Border restrictions have reduced somewhat in the course of 2020 (Figure 7), and as mentioned above have been eased by ‘safe trade’ facilitative measures, yet remain more burdensome than pre-pandemic. Recent research from the World Bank has found ICBT to have continued to face increased average times at border crossings, a reduction in the number of small-scale traders crossing borders, and a shift to non-controlled crossing points alongside an increase in the cost of trading.
Where we go from here
The major determinants for African commodity exports depend not on what happens in Africa, but elsewhere in the global economy. Expectations of the global recovery will buoy or depress oil prices, likely on the back of how well major economies fend off second and third waves of the pandemic. The extent to which major infrastructural recovery programmes of countries like the US and China are implemented will affect African metal and ore prices.
African policymakers have more agency in shaping a recovery that shifts away from commodity dependency, towards more sustainable models of trade. This would include prioritising intra-African trade in both goods and services, and taking steps to formalise and foster informal cross-border trade. As noted above, intra-African trade continues to be more stable than exports outside the continent, despite considerable border challenges. A key opportunity here, of course, is the effective and timely implementation of the African Continental Free Trade Area. Another is securing vaccinations to support the recovery of travel and transport services. Doing this would help wrestle African trade policy away from merely tracking prices of oil or metals into a lever for delivering real development.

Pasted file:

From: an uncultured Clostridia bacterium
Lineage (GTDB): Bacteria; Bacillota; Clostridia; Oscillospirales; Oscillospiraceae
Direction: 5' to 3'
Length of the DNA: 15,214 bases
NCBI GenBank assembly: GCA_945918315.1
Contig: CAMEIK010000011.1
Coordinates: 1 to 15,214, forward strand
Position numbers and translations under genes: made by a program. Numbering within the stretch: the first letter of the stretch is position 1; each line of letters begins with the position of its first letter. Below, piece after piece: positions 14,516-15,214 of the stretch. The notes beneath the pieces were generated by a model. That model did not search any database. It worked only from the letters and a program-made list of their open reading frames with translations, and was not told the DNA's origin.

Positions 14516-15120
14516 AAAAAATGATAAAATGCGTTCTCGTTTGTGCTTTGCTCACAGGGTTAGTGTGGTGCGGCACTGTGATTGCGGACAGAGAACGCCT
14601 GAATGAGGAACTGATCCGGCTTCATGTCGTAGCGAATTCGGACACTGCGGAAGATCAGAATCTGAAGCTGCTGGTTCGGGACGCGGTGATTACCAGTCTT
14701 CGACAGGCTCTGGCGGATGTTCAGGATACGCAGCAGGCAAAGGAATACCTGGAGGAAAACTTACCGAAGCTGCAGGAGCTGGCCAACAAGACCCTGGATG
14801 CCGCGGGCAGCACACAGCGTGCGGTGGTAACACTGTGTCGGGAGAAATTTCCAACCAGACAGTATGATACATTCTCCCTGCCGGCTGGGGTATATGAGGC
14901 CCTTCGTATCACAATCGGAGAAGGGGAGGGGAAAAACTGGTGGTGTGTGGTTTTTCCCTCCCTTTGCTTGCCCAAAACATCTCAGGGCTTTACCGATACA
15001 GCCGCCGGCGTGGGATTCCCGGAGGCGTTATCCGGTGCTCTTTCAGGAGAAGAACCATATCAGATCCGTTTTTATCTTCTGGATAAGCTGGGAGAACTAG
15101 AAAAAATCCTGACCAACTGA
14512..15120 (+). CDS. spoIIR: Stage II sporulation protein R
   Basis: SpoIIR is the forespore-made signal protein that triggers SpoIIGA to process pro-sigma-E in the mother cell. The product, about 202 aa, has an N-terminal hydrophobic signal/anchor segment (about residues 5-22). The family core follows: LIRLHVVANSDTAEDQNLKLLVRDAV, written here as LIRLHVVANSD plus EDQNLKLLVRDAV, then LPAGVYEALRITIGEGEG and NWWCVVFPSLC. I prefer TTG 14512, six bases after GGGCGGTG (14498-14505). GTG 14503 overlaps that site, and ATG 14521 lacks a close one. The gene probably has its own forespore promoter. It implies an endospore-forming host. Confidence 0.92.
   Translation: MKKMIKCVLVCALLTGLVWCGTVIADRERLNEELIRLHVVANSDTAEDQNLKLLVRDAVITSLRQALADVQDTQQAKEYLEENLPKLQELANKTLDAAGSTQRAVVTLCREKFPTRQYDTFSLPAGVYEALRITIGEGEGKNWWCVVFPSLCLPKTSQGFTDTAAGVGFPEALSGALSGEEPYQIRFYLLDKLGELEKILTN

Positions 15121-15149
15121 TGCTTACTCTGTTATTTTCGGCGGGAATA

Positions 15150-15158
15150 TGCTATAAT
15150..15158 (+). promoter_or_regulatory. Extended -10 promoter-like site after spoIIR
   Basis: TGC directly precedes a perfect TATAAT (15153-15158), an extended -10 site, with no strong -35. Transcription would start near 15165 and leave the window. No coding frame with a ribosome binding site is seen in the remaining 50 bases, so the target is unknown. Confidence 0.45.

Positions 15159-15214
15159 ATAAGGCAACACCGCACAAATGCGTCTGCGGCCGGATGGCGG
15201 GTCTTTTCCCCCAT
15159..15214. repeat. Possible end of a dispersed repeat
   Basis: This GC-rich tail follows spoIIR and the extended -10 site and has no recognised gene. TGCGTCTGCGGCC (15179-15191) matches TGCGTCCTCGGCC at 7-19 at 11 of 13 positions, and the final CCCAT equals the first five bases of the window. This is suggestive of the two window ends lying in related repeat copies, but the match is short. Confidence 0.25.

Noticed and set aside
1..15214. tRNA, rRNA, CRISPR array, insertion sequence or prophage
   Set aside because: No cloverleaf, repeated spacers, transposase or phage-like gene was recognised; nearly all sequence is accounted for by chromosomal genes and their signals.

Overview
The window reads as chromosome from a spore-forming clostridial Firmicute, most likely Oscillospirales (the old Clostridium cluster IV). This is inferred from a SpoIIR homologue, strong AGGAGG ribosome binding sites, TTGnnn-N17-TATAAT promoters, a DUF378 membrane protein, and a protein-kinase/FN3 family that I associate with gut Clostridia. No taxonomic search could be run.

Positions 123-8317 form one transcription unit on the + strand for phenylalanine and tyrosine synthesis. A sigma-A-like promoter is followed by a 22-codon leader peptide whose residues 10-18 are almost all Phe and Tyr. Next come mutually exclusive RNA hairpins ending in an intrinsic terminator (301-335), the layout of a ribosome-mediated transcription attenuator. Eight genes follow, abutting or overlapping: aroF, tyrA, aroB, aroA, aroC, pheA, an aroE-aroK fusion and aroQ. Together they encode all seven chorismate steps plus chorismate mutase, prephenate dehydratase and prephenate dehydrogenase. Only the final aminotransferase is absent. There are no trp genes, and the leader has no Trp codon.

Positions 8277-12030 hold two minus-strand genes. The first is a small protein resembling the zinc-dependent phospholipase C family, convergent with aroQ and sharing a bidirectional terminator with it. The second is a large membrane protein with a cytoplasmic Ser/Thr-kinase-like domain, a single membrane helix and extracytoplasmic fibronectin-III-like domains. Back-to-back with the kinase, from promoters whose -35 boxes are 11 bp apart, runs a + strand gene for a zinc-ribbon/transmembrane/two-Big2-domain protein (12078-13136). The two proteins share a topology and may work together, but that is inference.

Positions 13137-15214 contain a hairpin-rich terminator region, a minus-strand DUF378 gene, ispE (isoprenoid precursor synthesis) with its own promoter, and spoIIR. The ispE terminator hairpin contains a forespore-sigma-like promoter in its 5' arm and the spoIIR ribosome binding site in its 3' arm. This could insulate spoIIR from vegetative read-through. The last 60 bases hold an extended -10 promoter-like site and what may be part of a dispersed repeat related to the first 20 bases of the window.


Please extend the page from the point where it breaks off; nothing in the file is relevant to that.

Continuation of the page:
This post is part of the African trade policy series based on research at the African Trade Policy Programme, hosted by the LSE Firoz Lalji Institute for Africa, and was first published on the Africa at LSE blog. It represents the views of the authors and not those of the COVID-19 blog, nor LSE.